A lot of business owners are afraid to even try to get a loan, because they are afraid that if they get turned down it will be bad for their business fundability in the future. Nothing ventured, nothing gained is an old adage that fits pretty well here. Yes, it can damage your business credit a bit if you are turned down, but you won't get the advantages of having the extra money if you never apply.
It's not just a Boy Scout motto; it's a business way of life. Always be prepared. Read up on prepping for a loan application within the profit and growth section of the Business Fundability System. You will also find a lot of information on what you can do to get funding for your business if you are turned down for a loan.
Not The End of the World
People get turned down for loans all the time. Whether you are applying for personal loans or business loans, getting turned down is always a possibility. It isn't the end of the world. It's not even the end of the road. You can still go somewhere else, and you may have better luck with a different lender. Before you step out of the first lender's door and walk down the street to the next one, however, take a good long, honest look at your business fundability and the preparation you have done to make sure it really is up to par.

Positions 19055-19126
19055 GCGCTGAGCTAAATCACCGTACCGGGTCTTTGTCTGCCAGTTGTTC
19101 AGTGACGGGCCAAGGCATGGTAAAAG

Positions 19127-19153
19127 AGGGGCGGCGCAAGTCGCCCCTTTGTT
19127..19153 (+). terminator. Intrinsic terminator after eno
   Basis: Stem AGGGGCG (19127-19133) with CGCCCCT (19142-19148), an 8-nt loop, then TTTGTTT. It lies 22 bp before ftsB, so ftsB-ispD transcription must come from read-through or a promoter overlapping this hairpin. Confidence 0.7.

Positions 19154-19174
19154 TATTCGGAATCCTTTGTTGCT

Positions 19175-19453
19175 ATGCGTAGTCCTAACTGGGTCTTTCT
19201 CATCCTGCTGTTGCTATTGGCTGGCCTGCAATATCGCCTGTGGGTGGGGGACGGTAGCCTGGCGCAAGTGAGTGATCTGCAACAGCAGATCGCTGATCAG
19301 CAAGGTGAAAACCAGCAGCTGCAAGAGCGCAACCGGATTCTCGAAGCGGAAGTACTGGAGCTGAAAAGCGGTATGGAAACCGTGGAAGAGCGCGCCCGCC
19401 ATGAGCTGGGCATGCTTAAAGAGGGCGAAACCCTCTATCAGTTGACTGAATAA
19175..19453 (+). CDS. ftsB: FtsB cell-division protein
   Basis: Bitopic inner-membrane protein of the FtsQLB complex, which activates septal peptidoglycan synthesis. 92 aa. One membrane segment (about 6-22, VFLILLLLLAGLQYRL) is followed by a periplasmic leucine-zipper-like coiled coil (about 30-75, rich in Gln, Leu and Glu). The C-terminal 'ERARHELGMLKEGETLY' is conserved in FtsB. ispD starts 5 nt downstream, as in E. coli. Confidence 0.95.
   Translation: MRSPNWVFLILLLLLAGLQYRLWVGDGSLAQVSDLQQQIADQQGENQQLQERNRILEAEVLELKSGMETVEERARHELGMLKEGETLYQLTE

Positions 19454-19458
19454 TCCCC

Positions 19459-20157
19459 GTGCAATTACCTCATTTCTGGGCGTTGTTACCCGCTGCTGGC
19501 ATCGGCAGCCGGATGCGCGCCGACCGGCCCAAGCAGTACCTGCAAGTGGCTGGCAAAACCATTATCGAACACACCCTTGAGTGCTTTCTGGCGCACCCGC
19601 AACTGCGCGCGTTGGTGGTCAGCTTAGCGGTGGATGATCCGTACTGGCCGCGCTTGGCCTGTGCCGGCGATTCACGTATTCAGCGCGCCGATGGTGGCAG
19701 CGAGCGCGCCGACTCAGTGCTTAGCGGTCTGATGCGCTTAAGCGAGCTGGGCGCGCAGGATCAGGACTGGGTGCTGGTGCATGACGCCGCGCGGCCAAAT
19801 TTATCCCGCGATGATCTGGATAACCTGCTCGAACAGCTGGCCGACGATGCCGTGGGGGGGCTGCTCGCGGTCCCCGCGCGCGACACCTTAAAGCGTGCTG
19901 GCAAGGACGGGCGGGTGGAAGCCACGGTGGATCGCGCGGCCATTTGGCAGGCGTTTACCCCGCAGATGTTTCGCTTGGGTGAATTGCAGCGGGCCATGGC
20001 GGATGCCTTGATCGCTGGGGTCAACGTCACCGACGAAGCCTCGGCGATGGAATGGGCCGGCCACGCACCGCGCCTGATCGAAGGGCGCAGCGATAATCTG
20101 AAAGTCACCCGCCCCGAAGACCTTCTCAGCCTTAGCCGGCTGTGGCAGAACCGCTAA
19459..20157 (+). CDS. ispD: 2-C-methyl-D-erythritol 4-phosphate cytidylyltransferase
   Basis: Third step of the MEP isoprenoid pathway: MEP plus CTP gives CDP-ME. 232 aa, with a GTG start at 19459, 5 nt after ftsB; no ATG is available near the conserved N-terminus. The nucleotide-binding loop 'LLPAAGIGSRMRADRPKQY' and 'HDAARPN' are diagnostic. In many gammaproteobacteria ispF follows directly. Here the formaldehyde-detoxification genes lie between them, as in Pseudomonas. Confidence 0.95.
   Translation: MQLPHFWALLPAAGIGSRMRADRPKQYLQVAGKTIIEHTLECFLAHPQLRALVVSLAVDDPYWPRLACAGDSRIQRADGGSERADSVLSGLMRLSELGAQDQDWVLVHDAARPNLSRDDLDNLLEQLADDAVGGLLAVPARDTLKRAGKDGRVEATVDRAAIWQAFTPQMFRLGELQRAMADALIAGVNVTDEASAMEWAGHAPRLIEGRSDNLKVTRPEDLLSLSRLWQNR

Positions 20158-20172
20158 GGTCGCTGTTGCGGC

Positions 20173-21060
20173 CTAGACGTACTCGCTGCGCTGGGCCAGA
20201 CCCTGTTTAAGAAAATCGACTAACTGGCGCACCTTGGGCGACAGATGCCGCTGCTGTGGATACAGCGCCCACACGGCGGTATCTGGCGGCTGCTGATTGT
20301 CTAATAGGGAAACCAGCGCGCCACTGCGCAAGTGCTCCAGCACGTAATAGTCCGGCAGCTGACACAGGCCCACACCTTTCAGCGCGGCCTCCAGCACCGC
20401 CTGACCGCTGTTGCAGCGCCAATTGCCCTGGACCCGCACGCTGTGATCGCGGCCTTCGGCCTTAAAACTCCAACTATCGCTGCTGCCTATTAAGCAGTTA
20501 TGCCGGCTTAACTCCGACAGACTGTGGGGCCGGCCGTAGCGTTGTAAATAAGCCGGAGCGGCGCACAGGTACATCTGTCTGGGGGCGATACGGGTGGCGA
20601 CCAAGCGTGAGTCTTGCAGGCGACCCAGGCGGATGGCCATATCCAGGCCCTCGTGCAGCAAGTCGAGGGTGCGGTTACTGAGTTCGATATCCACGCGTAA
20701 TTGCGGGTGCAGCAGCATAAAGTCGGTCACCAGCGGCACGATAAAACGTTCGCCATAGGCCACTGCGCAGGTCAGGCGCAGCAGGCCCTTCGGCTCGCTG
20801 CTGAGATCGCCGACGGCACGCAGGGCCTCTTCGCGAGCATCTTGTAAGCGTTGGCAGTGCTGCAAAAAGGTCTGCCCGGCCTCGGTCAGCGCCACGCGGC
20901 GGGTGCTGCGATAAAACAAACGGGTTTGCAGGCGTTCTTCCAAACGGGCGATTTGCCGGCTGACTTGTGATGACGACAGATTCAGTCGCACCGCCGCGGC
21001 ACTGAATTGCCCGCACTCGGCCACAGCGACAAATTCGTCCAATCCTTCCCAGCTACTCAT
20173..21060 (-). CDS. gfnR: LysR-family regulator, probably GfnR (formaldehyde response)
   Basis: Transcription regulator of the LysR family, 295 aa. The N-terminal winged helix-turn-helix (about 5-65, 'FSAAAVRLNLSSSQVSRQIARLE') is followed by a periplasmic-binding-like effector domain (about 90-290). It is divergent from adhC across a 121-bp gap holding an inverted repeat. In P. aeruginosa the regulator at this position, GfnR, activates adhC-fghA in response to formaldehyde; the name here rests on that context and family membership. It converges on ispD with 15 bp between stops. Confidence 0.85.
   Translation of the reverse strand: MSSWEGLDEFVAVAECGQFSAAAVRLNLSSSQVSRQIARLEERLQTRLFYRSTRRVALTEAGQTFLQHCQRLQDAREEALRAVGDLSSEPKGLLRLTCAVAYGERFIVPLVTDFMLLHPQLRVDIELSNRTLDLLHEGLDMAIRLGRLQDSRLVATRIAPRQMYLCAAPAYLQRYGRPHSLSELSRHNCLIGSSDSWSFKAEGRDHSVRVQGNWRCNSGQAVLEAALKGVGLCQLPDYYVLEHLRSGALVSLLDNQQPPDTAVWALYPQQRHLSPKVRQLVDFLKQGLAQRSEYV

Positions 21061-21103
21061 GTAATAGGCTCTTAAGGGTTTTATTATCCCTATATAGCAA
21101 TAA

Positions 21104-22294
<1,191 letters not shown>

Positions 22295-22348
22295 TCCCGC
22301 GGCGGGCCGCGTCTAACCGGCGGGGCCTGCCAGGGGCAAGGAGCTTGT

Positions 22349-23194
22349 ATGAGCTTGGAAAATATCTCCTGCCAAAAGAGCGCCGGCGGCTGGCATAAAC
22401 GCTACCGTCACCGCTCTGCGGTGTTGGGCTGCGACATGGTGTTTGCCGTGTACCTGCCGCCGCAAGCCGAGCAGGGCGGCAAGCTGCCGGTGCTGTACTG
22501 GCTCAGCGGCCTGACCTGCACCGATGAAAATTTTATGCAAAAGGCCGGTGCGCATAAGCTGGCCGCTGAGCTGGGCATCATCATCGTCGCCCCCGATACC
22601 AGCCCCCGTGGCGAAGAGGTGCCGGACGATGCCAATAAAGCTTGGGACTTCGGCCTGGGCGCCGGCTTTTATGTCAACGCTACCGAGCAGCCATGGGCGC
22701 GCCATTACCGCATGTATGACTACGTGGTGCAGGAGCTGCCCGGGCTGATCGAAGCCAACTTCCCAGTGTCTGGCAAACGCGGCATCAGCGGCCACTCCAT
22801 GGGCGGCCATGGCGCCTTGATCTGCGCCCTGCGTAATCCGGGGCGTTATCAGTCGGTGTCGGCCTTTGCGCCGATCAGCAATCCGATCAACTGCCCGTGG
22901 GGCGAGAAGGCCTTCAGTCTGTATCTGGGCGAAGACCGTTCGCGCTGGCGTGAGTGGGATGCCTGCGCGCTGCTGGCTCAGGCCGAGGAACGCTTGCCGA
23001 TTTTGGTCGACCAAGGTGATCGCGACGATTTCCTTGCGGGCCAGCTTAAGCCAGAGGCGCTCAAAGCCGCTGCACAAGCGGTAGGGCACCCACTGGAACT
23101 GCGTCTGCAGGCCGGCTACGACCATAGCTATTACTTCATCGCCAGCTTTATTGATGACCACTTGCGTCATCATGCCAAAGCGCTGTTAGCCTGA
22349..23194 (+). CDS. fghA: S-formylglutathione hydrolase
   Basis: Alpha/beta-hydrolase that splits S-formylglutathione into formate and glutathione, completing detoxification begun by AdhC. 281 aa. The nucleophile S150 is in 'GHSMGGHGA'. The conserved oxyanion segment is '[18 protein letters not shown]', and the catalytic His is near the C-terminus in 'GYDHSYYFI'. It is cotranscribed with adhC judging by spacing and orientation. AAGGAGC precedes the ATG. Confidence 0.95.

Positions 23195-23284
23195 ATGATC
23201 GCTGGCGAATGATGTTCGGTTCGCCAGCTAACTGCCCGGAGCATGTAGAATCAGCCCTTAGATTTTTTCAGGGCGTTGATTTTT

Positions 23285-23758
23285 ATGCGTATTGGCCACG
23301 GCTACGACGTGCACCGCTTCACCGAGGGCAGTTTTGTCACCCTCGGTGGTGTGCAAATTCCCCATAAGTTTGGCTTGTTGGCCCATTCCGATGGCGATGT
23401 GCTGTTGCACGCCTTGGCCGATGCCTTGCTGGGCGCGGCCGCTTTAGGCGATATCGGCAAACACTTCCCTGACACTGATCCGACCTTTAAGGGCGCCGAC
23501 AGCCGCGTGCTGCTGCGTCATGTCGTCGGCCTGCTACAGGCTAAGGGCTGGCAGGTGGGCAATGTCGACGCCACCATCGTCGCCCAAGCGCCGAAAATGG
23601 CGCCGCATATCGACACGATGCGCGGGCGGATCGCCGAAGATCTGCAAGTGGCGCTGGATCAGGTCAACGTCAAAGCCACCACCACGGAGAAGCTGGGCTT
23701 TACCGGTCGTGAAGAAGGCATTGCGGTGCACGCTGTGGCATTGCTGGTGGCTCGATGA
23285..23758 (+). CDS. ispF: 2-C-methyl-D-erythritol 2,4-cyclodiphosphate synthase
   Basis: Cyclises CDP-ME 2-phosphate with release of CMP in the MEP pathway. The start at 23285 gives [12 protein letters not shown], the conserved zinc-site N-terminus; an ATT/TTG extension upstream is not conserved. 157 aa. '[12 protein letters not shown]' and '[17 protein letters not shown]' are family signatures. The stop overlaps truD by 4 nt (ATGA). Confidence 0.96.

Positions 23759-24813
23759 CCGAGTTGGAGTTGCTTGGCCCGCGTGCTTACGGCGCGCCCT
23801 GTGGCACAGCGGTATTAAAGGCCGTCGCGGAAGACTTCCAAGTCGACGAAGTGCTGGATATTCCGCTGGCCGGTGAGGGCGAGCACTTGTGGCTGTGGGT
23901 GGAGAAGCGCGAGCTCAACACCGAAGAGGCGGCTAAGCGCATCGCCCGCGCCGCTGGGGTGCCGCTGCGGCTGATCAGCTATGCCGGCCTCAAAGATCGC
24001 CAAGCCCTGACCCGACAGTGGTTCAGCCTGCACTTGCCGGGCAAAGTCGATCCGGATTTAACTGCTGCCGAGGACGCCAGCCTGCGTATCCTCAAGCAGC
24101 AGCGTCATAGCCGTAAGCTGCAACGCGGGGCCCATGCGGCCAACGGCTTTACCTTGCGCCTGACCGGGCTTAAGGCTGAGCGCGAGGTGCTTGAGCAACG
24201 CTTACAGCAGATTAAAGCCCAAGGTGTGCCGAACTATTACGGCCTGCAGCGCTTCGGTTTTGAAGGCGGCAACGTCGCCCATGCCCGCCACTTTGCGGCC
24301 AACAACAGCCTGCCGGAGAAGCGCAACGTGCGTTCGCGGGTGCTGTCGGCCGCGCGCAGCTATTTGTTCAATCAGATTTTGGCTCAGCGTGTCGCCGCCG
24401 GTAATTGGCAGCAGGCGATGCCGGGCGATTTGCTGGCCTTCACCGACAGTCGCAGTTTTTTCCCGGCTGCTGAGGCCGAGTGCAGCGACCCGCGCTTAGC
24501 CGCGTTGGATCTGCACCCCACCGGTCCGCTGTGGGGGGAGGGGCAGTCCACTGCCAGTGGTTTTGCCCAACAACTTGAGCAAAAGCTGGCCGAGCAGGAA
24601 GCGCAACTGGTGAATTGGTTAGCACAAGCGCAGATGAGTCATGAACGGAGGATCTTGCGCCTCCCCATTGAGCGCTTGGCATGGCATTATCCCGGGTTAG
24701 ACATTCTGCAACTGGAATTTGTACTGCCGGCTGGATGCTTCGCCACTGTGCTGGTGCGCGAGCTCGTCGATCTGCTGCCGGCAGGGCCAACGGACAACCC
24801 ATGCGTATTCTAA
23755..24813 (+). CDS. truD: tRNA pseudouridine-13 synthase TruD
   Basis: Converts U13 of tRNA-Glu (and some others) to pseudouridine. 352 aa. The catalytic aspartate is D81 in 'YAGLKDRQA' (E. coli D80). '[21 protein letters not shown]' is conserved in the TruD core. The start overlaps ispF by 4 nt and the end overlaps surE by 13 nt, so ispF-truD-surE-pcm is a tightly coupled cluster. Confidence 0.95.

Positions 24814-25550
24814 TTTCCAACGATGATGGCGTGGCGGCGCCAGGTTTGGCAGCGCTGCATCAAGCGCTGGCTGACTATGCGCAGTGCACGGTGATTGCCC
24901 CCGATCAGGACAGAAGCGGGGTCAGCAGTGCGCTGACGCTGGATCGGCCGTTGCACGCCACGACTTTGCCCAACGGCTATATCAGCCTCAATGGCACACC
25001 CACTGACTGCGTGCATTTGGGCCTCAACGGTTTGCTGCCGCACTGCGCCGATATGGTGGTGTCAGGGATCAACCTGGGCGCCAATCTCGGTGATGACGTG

When it Hurts
Do not apply for loan after loan when you keep getting turned down. Just like in your personal credit having too many rejections will begin to weigh you down. Not only will it look worse and worse with each lender you approach, it will also hamper your business relationships and may even hurt you with consumers. Remember that unlike personal credit scores, your business credit report is a matter of public record. Other business often check the business credit of a company they are considering doing business with to make sure they are stable. Savvy consumers are also learning to check into a business' financial stability before getting involved with them as well. Keep your record as clean as you can.
If you have been turned down by two or three lenders, you can still look for funds through less traditional means. Venture capitalists, private lending from friends or family and even grants may be options for you when your business fundability isn't strong enough to support a bank loan.
Business Credit Reports